Apple CEO Tim Cook looks towards growth in India

Following his high-profile visit to India in May this year, Apple CEO Tim Cook has singled the country out as a potential growth market in a wide-ranging interview with The Washington Post.

“I see enormous opportunity [in India],” said Cook, in one of two long interviews with the paper. “There are still a fair number of people in this country who don’t have smartphones. They’re using flip phones or a feature phone. There are a lot of people switching from Android to iOS, and that’s huge for us because they have a lot more market share than we do, from a unit point of view. Our goal has never been to make the most. It’s always been to make the best.”

With China presenting more regulatory challenges for foreign tech giants in recent months, companies like Apple and Amazon are increasingly fixing their gaze on India – another market with a billion plus population and rising middle class.

As Cook mentions in the interview, India has been slower to develop on the digital front due to lack of infrastructure, although Mukesh Ambani’s Reliance Jio, Bharti Airtel and other players are rolling out 4G networks this year.

“One of the big things that has held India back is the cellular infrastructure,” Cook continued. “They have two major carriers putting in a lot of investment to bring 4G. You can imagine if you didn’t have 4G today. You can’t enjoy video on a 3G. Periodically you can, but not consistently. This is a game changer. In India, there’s no fixed line to home. So they’re a mobile society. China’s very much like that as well.”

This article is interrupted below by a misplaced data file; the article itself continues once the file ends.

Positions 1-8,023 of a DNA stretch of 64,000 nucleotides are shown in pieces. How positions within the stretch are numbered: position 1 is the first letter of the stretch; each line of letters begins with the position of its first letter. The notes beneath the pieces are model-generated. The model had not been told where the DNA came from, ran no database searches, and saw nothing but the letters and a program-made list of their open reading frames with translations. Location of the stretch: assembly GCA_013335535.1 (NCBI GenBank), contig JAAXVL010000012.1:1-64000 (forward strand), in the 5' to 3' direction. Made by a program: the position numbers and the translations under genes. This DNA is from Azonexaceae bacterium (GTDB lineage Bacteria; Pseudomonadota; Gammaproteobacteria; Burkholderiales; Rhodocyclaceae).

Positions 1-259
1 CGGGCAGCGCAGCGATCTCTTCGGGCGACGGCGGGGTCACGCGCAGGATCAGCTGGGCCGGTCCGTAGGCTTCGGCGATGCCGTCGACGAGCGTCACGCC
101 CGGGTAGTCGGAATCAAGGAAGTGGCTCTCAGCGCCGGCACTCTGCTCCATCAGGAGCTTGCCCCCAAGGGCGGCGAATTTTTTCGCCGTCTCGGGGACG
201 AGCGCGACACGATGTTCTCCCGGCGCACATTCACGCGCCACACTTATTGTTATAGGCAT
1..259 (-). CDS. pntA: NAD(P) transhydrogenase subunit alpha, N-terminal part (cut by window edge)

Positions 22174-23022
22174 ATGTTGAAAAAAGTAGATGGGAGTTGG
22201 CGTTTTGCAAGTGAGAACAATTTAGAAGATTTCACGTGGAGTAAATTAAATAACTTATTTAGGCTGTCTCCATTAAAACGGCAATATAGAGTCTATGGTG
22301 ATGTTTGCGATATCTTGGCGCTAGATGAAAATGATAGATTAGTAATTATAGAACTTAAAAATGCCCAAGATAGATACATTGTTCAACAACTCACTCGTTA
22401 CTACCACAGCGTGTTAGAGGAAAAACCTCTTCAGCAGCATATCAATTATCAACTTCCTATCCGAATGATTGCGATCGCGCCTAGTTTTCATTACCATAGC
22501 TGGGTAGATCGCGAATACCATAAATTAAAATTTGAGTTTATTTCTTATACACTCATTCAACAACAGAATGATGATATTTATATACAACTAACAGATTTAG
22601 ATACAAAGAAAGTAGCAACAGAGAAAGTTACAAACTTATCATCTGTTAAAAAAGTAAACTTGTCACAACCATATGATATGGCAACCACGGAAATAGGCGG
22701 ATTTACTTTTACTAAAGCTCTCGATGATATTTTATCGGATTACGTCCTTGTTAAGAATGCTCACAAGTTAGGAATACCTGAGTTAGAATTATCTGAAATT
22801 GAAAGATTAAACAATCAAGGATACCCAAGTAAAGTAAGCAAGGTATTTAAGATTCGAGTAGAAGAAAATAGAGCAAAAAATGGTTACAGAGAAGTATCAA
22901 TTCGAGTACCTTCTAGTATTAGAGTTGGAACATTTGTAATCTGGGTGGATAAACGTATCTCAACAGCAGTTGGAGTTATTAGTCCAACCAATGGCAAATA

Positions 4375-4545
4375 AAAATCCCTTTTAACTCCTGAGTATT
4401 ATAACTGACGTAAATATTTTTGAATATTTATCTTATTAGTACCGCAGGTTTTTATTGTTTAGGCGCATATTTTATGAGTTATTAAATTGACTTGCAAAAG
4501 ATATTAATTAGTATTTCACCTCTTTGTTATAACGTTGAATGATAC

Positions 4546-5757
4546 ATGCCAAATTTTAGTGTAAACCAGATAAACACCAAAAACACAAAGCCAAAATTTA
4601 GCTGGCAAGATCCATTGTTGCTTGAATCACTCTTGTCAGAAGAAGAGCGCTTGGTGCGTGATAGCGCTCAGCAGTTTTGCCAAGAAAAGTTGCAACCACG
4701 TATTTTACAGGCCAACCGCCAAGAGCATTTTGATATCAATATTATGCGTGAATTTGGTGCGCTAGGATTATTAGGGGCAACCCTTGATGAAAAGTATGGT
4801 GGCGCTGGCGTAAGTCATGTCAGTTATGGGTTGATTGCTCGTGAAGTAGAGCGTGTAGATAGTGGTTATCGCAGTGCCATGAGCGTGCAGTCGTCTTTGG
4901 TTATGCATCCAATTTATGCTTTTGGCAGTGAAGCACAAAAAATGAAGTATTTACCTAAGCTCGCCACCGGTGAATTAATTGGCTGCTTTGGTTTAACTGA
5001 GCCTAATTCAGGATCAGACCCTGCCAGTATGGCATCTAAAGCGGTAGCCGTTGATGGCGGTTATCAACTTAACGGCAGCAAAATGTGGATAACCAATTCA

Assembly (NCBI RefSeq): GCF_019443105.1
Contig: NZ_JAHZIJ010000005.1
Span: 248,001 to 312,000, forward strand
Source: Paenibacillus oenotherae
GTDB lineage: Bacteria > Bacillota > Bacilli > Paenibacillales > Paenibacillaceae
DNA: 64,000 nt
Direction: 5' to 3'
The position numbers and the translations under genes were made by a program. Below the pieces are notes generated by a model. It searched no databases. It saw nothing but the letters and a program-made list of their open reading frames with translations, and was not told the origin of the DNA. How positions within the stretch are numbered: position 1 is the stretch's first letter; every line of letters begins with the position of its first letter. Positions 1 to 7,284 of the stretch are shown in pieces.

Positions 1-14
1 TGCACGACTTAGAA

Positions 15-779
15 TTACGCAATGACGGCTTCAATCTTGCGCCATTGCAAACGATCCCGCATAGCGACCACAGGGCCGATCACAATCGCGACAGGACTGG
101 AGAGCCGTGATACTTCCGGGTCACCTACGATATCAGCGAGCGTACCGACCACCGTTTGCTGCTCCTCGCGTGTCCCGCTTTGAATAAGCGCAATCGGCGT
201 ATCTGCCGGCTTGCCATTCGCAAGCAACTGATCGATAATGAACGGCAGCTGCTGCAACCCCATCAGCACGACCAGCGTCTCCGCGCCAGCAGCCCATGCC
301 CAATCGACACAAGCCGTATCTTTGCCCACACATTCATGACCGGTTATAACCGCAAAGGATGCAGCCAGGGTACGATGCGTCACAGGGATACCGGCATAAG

See full interview here: Tim Cook, the interview: Running Apple ‘is sort of a lonely job’.

While iPhone sales globally and in China have fallen in recent quarters, India has been a bright spot – up by 56% in the first quarter of 2016 – but from a much lower base. Apple only has a 3.4% share of India’s smartphones market, according to CyberMedia Research, as low-cost models dominate the market.

During his trip to India in May, Cook met business leaders and Bollywood stars, watched an IPL cricket match and had an audience with Indian prime minister Narendra Modi. He also made two announcements: Apple is opening a development centre in Hyderabad, where 150 developers will work on Apple Maps, and a design and development accelerator in Bangalore.

Although he jetted in from Beijing, Cook’s trip was significant as he was the first of Apple’s seven CEOs to visit India while in office, although Steve Jobs of course spent time backpacking around the country before founding Apple.

And Cook is not alone in setting his sights on India. Amazon CEO Jeff Bezos recently pledged to invest an additional $3bn in rolling out ecommerce services across the country. Meanwhile, Amazon Prime Video is reportedly spending around $300m on acquiring and producing Indian-language content over a multi-year period (see story here).

Facebook’s Mark Zuckerberg has also honed in on India, although the company suffered a setback earlier this year when Indian telecoms regulator TRAI banned Facebook’s Free Basics scheme (see story here).

In the Washington Post interview, Cook also discussed new technologies including augmented reality, the challenge of steering Apple following Jobs’ death and coming out as a gay man. He also shared that he’s reading a book about Gandhi: Mohandas K. Gandhi, Autobiography: The Story Of My Experiments With Truth: “I tend to like nonfiction and particularly reading about people and how they lived and how they fought, and what motivated them and their philosophy and so forth,” Cook said.